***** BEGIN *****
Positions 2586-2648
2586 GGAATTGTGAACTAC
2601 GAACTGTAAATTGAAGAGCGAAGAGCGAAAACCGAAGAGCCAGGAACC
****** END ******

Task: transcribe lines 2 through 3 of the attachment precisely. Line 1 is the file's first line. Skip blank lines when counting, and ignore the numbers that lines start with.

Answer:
2586 GGAATTGTGAACTAC
2601 GAACTGTAAATTGAAGAGCGAAGAGCGAAAACCGAAGAGCCAGGAACC